• An ON handler that execute the REST call and translates the result back to the application service model. Because I replace the result of the REST service entirely, I use an ON handler instead of an AFTER handler, which is the recommended approach in such scenarios.

class OpenWeatherApi extends cds.RemoteService {
async init() {
this.reject(["CREATE", "UPDATE", "DELETE"], "*");

this.before("READ", "*", (req) => {
// translate req.query into a query for the REST service

this.on("READ", "*", async (req, next) => {
// invoke the REST service and translate the response



The BEFORE Handler

The request that is sent to the REST service is prepared in the BEFORE handler of the OpenWeatherApi service.
class OpenWeatherApi extends cds.RemoteService {
async init() {

this.before("READ", "*", (req) => {
try {
const queryParams = parseQueryParams(req.query.SELECT);
const queryString = Object.keys(queryParams)
.map((key) => `${key}=${queryParams[key]}`)
req.query = `GET /weather?${queryString}`;
} catch (error) {
req.reject(400, error.message);


The handler should prepare a URI string and set it to req.query. The string has to follow the pattern: "<method> /<resource>?<query parameters>"

The function parseQueryParams returns an object with query parameter key/value pairs. It uses a helper function parseExpression that returns the key/value pair of a CQN expression. A user can pass filters either by key or by $filter statements to the application service that result in these expressions.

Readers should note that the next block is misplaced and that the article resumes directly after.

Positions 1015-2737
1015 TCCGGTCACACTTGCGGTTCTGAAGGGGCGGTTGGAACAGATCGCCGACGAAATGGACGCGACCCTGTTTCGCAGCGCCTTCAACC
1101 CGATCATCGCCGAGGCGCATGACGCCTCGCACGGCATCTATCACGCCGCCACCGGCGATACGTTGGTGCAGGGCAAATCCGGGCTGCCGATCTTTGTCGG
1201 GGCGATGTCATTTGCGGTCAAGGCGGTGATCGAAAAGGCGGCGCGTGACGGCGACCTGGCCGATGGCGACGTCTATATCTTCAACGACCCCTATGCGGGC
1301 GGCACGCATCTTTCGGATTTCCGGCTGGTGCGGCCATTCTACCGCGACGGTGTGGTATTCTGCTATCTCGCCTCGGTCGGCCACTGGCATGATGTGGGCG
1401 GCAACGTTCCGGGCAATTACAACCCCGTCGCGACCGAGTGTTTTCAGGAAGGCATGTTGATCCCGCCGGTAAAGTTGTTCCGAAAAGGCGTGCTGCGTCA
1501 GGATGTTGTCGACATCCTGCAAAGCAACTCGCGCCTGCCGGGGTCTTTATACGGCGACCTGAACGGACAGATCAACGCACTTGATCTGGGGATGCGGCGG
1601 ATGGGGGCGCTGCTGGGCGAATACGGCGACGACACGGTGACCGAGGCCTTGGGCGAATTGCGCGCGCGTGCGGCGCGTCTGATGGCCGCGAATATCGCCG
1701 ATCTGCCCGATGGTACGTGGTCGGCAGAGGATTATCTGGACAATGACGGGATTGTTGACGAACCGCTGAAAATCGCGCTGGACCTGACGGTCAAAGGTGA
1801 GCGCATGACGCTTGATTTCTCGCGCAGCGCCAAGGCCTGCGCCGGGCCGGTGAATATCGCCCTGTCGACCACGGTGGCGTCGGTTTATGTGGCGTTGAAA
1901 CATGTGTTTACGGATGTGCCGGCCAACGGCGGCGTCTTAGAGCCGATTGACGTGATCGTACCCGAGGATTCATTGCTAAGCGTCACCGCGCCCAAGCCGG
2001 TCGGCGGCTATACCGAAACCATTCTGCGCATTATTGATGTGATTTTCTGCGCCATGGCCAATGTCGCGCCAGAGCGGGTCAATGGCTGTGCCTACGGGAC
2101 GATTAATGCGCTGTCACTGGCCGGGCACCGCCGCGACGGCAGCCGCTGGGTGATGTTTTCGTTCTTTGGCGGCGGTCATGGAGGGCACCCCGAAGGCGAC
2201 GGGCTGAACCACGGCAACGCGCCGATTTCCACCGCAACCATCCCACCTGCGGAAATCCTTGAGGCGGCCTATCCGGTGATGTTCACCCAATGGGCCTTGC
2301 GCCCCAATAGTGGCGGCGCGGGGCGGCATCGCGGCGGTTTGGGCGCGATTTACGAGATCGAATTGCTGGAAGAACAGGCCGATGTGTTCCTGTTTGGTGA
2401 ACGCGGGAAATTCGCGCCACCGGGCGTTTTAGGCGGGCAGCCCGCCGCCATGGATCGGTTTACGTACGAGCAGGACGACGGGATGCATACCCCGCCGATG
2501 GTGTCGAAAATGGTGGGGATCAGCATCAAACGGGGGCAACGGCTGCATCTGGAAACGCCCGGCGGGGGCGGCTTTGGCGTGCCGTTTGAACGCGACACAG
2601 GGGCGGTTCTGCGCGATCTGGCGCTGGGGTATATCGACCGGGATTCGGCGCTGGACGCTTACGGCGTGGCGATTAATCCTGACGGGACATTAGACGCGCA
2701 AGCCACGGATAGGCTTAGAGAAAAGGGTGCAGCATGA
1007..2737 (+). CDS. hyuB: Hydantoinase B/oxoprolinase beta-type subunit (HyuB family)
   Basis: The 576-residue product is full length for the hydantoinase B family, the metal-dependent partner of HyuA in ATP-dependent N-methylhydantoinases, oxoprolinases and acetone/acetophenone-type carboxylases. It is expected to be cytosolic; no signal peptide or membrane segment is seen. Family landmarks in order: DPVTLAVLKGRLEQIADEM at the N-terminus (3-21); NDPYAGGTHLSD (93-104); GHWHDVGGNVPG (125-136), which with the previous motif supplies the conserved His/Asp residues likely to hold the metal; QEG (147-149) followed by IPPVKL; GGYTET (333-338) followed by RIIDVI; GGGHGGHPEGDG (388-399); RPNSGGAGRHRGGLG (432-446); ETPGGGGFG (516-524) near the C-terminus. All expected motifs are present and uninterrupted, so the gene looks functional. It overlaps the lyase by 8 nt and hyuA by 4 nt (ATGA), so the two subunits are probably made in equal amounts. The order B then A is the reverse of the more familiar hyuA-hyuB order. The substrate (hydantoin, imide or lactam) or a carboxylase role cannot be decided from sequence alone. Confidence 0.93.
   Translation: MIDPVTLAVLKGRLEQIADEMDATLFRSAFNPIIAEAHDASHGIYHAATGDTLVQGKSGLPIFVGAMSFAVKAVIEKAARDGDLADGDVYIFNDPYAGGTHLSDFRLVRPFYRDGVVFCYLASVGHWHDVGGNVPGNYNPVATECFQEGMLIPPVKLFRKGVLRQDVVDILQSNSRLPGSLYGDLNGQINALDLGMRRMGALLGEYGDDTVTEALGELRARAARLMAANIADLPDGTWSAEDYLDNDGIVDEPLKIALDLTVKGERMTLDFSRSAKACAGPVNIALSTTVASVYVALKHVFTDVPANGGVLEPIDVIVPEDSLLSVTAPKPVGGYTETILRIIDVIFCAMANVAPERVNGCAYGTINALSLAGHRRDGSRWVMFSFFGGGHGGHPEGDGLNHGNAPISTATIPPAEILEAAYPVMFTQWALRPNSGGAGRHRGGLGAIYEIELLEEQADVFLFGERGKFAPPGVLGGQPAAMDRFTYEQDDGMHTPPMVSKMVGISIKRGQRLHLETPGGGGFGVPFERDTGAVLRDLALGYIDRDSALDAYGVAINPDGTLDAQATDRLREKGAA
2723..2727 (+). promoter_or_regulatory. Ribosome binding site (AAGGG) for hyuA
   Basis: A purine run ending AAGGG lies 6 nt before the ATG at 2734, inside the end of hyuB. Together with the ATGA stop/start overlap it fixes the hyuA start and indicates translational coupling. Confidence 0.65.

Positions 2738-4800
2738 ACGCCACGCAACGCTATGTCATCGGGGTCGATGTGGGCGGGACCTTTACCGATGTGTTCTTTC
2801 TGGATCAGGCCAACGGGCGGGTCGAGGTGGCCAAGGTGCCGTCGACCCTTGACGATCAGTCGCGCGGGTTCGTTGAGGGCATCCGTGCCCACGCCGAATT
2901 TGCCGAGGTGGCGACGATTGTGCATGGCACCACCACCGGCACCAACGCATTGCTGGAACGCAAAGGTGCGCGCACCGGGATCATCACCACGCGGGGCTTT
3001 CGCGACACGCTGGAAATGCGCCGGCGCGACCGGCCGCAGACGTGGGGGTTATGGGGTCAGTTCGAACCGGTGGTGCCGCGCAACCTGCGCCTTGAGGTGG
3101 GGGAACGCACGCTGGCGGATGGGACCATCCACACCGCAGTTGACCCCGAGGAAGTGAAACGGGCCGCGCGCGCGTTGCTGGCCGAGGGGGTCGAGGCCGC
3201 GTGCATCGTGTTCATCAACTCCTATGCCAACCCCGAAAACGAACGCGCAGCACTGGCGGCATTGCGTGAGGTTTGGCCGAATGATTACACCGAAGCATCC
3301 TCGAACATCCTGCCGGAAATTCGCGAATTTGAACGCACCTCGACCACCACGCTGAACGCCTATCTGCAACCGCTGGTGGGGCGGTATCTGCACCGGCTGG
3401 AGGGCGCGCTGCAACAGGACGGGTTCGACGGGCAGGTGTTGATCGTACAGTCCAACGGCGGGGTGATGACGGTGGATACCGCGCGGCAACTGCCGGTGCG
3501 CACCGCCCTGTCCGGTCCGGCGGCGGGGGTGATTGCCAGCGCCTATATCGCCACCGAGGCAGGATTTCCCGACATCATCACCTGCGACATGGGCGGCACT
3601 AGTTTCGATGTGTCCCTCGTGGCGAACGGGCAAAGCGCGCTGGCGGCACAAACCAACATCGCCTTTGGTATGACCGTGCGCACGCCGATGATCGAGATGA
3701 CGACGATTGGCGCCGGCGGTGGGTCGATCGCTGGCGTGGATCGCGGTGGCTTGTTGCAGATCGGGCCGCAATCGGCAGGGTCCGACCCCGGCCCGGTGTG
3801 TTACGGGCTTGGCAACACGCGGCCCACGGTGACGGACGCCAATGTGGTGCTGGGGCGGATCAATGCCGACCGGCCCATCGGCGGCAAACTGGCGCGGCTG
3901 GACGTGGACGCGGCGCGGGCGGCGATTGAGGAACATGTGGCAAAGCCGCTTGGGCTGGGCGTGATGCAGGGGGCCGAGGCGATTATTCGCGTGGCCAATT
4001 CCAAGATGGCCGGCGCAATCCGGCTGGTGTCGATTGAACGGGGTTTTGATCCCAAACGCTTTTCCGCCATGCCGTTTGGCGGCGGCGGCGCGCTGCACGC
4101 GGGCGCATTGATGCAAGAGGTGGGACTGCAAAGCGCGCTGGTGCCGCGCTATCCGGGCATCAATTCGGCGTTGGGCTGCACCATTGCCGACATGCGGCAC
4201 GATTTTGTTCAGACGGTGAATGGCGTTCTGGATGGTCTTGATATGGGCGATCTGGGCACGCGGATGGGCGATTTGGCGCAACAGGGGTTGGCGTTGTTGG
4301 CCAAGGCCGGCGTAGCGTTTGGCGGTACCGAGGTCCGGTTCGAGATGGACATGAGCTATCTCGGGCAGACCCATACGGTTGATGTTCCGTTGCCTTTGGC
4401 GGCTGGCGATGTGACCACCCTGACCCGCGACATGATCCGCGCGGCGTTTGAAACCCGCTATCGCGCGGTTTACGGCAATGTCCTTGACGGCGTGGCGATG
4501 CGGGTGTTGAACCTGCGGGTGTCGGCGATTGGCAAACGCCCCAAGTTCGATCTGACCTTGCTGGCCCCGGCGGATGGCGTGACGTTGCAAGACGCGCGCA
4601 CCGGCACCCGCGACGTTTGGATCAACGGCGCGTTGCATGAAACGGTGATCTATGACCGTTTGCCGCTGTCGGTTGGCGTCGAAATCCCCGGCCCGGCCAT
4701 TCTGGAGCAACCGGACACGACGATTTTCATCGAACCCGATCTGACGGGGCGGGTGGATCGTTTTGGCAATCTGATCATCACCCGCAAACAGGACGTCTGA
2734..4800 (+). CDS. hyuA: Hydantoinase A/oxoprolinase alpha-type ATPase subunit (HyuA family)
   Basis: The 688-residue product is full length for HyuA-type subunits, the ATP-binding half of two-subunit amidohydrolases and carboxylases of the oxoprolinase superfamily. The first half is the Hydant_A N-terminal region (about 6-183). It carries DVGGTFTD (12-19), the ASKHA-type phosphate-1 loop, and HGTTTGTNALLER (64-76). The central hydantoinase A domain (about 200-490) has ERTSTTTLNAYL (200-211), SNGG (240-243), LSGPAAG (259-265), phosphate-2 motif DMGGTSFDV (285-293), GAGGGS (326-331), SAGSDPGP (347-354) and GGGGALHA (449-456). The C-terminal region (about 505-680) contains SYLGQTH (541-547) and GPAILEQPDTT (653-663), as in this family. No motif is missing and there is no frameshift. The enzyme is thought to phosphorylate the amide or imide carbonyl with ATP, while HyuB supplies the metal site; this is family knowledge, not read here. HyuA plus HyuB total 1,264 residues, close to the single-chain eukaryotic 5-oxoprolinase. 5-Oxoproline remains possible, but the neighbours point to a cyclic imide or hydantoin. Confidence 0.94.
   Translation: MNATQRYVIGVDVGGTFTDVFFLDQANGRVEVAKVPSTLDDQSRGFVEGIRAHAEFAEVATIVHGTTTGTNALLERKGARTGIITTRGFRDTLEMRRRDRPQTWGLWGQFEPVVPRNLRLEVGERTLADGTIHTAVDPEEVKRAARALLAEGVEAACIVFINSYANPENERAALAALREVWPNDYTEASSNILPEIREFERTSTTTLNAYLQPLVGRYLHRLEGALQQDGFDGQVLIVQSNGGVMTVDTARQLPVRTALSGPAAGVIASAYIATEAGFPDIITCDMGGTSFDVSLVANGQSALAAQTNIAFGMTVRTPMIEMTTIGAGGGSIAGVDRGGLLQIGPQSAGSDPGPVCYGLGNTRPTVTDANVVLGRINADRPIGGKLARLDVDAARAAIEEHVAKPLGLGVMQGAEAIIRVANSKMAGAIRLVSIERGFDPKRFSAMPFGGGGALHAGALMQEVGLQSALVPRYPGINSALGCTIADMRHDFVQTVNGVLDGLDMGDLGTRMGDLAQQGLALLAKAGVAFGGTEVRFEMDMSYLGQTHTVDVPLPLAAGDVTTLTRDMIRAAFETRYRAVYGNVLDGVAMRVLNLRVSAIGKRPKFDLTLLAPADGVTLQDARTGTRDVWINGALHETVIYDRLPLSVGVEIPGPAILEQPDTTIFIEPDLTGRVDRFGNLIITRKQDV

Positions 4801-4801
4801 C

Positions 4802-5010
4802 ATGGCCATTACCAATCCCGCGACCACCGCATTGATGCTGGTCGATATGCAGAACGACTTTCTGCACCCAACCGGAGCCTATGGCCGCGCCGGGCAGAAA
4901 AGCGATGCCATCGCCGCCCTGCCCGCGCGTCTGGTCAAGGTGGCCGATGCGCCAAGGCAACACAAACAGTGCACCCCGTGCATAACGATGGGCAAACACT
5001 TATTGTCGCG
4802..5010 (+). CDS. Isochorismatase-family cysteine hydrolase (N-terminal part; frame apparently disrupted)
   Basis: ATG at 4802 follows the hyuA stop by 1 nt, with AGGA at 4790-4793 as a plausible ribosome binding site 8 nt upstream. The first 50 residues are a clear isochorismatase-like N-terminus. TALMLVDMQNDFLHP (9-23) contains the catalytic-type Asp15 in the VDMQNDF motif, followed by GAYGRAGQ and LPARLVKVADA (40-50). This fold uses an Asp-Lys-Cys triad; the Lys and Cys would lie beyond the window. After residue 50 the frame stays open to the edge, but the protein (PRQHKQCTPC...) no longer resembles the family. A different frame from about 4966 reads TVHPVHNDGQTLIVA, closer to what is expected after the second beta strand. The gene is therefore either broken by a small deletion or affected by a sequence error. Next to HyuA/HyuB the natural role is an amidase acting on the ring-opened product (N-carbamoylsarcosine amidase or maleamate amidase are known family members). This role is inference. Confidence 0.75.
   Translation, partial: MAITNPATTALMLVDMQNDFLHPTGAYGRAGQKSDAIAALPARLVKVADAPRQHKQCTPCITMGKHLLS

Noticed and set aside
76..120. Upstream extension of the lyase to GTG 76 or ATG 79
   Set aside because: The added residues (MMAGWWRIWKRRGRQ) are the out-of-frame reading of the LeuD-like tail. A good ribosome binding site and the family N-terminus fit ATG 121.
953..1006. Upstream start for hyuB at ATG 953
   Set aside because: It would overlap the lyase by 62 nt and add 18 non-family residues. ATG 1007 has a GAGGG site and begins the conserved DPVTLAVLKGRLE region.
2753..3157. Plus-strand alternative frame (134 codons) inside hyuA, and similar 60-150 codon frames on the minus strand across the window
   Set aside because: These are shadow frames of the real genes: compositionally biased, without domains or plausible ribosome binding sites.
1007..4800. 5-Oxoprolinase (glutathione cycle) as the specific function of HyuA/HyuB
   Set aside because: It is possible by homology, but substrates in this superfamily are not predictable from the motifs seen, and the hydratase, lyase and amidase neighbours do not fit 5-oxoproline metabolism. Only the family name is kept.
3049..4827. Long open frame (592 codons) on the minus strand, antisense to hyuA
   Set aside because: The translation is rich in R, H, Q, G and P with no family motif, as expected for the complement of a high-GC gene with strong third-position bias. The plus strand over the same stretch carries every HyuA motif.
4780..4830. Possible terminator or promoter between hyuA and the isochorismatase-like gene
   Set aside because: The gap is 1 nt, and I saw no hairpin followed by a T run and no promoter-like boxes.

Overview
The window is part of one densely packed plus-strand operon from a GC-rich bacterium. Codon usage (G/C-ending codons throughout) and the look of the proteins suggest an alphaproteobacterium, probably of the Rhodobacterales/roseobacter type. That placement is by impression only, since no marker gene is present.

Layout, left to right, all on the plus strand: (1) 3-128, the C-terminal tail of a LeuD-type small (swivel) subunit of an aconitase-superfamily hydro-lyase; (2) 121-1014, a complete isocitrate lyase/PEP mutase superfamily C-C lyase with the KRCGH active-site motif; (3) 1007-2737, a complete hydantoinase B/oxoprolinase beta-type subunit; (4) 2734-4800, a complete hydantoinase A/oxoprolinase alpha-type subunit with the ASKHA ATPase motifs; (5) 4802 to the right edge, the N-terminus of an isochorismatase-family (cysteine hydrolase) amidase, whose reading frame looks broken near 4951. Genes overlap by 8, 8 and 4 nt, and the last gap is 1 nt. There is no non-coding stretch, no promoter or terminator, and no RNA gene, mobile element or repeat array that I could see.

function parseQueryParams(select) {
const filter = {};

if (!Object.keys(filter).length) {
throw new Error("At least one filter is required");

const apiKey = process.env.OPEN_WEATHER_API_KEY;
if (!apiKey) {
throw new Error("API key is missing.");

const params = {
appid: apiKey,
units: "metric",

for (const key of Object.keys(filter)) {
switch (key) {
case "id":
params["id"] = filter[key];
case "city":
params["q"] = filter[key];
throw new Error(`Filter by '${key}' is not supported.`);

return params;

function parseExpression(expr) {
if (!expr) {
return {};
const [property, operator, value] = expr;
if (operator !== "=") {
throw new Error(`Expression with '${operator}' is not allowed.`);
const parsed = {};
if (property && value) {
parsed[property.ref[0]] = value.val;
return parsed;

Please be aware this implementation is just for demo purposes and not very robust. It ignores other filter parameters or operators, as well as other kinds of CQN expressions (like functions).


The ON Handler

The implementation of the ON handler is comparably simple. It calls the next ON handler in the queue which is the RemoteService's default ON handler. This handler invokes the external REST service. The retrieved response (i. e. the OpenWeather API data) is translated into the model of the application service.
class OpenWeatherApi extends cds.RemoteService {
async init() {

this.on("READ", "*", async (req, next) => {
const response = await next(req);
return parseResponse(response);


parseResponse is again implemented for demo purposes and lacks robustness.
function parseResponse(response) {
return {
current: {
temperature: response.main.temp,
humidity: response.main.humidity,
windSpeed: response.wind.speed,


Testing the App

After starting the app via cds run, you can get the weather data for a city in two ways:

The response data would look like this:
"@odata.context": "$metadata#CurrentWeather",
"value": [
"id": 2643743,
"city": "London",
"country": "GB",
"current": {
"description": "scattered clouds",
"temperature": 5.31,
"humidity": 66,
"windSpeed": 4.6



With the cds.RemoteService API you can use external REST services as data sources for your application service in a CAP app.

The described demo is not very feature-rich but concentrating on the core parts the RemoteService. Potential next steps to enhance the app include:

  • Robustness of the translation between models

  • More filter options

  • A Fiori Elements based UI to show the results